You likely recognize my slight modification of the iconic line from the poem, The Night Before Christmas, a/k/a, A Visit From St. Nicholas. It came instantly and unbidden to mind upon reading today’s Washington Post report entitled, Justice Department, FBI debate not charging some of the Capitol rioters. https://wapo.st/2KGv2hM
No, I am not making this up. The story was written by two highly accomplished reporters: Devlin Barrett and Spencer Hsu. As astounding and gut-wrenching as the story is, I take it for true.
The prosecutors’ discussions are assertedly based on a number of key ideas:
- About 800 people (+/- 100) entered the Capitol unlawfully; bringing so many cases could overload the local court;
Objection: The message from such nonsense is: “if you’re going to be part of an illegal mob action, be sure it’s a big one.” Is that really the message the FBI/DOJ want to send here?
- Some insurrectionists may only be guilty of “unlawful entry,” not having engaged in “violent, threatening or destructive behavior” – they merely went along with the crowd;
Objection: The perpetrators were not mere bystanders to a large-scale criminal event. They were active participants. “I just went along with the crowd that killed people and stole property” has never been a defense; why now? How do you discourage such conduct in the future if you decide to look the other way for most of the people involved?
- “The primary objective for authorities is to determine which individuals, if any, planned, orchestrated or directed the violence” – people who “planned and carried out violence aimed at the government” may face charges of seditious conspiracy, carrying a maximum penalty of 20 years in prison;
Hint for FBI/DOJ: good; go big with the charges for the planners; by the way, there is substantial provable evidence that the individual who orchestrated the violence was the president, Donald J Trump. Indict him.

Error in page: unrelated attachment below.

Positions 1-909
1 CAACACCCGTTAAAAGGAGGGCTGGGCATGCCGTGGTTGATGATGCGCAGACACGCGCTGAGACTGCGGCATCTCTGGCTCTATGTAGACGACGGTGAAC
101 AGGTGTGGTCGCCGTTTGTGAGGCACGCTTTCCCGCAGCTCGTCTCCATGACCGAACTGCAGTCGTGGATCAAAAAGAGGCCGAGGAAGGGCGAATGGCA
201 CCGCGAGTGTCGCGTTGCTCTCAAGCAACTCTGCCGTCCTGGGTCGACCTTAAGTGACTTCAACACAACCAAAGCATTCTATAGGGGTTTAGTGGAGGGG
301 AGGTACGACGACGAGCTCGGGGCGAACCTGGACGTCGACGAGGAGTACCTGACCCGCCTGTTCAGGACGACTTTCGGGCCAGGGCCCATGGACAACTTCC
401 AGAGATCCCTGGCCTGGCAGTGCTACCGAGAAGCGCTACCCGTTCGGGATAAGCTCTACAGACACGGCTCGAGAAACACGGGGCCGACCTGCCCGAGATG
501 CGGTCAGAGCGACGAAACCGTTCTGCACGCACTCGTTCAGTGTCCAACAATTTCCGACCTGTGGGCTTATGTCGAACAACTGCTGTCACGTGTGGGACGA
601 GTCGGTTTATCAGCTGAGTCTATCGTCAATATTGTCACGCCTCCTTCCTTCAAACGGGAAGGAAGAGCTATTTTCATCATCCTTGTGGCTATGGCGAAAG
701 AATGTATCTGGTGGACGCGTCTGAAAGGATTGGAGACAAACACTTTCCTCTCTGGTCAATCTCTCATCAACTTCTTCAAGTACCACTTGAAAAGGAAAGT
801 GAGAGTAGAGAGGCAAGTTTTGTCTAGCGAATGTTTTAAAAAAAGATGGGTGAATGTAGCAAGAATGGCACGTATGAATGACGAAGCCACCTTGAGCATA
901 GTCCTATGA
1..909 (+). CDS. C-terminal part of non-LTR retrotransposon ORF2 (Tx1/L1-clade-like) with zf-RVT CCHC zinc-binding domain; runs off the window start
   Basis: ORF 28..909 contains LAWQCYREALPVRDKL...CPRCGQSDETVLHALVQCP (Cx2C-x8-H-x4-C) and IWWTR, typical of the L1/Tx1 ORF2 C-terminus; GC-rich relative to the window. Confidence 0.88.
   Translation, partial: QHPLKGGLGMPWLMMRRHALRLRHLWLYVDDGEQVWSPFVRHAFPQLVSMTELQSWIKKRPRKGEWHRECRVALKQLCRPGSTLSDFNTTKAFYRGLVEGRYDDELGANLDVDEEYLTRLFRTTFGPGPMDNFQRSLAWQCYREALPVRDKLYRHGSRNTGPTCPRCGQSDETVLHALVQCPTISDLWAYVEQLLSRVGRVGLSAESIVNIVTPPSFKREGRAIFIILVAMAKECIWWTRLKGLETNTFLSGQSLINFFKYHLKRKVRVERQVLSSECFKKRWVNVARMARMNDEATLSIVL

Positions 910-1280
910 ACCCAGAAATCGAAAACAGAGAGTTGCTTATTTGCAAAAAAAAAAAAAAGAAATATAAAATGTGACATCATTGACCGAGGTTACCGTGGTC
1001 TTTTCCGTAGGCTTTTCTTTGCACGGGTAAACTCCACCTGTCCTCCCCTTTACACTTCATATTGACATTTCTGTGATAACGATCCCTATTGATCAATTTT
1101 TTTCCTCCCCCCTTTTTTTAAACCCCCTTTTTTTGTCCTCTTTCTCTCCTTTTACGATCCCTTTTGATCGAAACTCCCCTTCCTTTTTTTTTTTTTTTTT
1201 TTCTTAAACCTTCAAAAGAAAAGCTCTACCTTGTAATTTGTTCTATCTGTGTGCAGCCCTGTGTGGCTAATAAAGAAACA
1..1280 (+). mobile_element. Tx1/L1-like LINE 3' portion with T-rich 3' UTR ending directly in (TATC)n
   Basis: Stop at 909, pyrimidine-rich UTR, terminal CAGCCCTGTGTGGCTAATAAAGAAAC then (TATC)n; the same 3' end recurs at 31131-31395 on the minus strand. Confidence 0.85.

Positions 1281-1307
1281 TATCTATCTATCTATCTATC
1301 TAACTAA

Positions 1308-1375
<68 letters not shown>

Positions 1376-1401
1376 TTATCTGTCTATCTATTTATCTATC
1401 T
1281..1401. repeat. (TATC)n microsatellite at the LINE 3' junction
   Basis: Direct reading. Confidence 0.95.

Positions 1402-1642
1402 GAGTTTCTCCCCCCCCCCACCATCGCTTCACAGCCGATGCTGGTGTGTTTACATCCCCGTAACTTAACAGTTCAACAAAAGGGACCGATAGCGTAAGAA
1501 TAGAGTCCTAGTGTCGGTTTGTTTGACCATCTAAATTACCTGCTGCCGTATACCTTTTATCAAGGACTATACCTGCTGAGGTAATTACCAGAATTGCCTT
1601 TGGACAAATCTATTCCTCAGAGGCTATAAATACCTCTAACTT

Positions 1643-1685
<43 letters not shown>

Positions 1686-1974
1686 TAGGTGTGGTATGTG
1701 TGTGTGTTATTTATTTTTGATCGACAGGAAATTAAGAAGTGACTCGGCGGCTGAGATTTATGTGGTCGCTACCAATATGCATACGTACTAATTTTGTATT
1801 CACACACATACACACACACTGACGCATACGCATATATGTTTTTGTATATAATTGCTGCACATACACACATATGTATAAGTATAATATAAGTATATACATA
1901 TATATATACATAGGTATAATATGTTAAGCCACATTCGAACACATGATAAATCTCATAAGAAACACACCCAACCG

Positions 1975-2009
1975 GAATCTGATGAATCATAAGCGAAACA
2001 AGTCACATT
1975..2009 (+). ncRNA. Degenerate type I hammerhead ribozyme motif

- “…investigators are still gathering evidence, and agents could easily turn up additional photos or online postings that show a person they initially believed was harmless had, in fact, encouraged or engaged in other crimes.”
Another Hint for FBI/DOJ: What?? Harmless??? It is impossible to conclude rationally that any person who entered the Capitol with the mob on Jan. 6 was “harmless.” The harm began with the attack on the defending police force and continued unabated for hours. Those who entered knew they weren’t supposed to be there, saw the violence directed at the small police contingent in place to defend the Capitol and, based on extensive video, did nothing to try to stop the entry/violence that was perpetrated by the mob of which they were a part, even if they did not all directly engage in violence against the police, the building or its contents. Sacking the Capitol cannot be harmless.
- Some people may have done nothing but enter, look around and leave. If the only charge is unlawful entry, prosecutors might lose some cases. The exact quote in the story was: ““If an old man says all he did was walk in and no one tried to stop him, and he walked out and no one tried to stop him, and that’s all we know about what he did, that’s a case we may not win,”
Objection: So what? Irrelevant. Prosecutors are seriously concerning themselves with the remote possibility that a handful of the invaders said “whoopsie, this has gotten out of hand; think I’ll just wander on outside and watch the fun from there?” Every prosecutor, every trial lawyer, has lost some cases. It’s not a shame; happens to the best of them once in a while. Losing should be the last thing FBI/DOJ are concerned about here.
6. Most of the arrestees have no prior criminal records;
Objection: Utterly irrelevant; for every criminal, there is a first time. A first-time murderer is no less a murderer because he’s not murdered before. If this has any bearing, it’s at sentencing, but surely is not a factor in deciding whether to prosecute. Surely.
- “…defense lawyers … are contemplating something akin to a “Trump defense” — that the president or other authority figures gave them permission or invited them to commit an otherwise illegal act.”
Yet Another Hint to FBI/DOJ: this “defense” gets a good grade for clever and bold, but it’s wrong and thus no cigar. This is the point at which I seriously consider screaming obscenities. The president lacked authority to give anyone legally effective permission to force their way into the Capitol to interfere with the scheduled work of Congress. Being delusional may get you a reduced sentence, maybe, but it cannot and should not insulate you from self-evidently unlawful conduct. Believing the unbelievable (the election was stolen –Trump said so) is no excuse.